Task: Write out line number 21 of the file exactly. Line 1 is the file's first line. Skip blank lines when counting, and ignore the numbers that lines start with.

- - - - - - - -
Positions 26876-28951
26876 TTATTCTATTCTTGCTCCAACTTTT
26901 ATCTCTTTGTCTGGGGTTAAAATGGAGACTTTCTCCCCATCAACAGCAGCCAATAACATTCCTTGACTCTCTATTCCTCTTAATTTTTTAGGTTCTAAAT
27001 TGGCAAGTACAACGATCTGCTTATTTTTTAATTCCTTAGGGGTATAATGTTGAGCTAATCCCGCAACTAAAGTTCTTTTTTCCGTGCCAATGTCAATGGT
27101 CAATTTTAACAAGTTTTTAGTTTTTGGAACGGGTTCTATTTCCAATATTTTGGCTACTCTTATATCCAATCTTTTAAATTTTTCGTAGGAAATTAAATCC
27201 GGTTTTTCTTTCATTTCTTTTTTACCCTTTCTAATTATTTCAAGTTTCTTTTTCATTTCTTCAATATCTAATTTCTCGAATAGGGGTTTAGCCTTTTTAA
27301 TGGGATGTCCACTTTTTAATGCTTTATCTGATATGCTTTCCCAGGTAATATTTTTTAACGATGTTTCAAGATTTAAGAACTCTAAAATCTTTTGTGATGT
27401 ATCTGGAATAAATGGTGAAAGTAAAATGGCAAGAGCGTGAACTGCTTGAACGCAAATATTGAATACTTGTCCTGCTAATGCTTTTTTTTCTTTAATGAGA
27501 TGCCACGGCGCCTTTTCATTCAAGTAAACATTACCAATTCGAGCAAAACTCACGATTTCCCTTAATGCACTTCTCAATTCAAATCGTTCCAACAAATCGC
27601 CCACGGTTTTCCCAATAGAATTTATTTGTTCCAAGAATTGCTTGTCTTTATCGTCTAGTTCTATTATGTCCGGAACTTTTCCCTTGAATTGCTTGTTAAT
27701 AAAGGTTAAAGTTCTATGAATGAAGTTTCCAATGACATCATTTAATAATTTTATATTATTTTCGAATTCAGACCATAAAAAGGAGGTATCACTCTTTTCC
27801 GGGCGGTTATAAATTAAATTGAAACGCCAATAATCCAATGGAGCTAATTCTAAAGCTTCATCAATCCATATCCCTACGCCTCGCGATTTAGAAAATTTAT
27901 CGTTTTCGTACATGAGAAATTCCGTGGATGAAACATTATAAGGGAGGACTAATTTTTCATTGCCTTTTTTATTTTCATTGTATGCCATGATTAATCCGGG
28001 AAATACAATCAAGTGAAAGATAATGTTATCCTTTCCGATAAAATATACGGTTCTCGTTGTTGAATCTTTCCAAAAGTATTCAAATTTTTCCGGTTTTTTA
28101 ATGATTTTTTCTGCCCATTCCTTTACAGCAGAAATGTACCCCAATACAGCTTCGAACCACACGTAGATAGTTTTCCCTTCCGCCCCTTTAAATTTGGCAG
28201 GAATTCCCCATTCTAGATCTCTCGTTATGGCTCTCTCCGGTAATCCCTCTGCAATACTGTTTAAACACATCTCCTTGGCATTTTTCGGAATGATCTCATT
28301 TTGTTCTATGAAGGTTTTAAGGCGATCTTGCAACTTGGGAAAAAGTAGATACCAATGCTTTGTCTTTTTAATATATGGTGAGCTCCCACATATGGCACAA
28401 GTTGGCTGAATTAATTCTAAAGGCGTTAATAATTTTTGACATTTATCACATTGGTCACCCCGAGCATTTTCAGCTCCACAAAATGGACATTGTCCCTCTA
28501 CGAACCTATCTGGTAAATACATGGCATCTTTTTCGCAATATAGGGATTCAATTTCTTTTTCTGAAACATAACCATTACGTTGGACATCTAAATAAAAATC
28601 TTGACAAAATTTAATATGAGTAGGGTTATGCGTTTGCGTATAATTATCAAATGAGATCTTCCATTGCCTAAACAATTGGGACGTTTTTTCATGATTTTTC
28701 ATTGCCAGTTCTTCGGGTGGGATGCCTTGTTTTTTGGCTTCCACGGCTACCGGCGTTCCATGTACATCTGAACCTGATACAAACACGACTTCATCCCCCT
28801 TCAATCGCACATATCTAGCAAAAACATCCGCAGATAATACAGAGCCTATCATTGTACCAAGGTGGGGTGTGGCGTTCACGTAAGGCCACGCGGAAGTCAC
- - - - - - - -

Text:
28701 ATTGCCAGTTCTTCGGGTGGGATGCCTTGTTTTTTGGCTTCCACGGCTACCGGCGTTCCATGTACATCTGAACCTGATACAAACACGACTTCATCCCCCT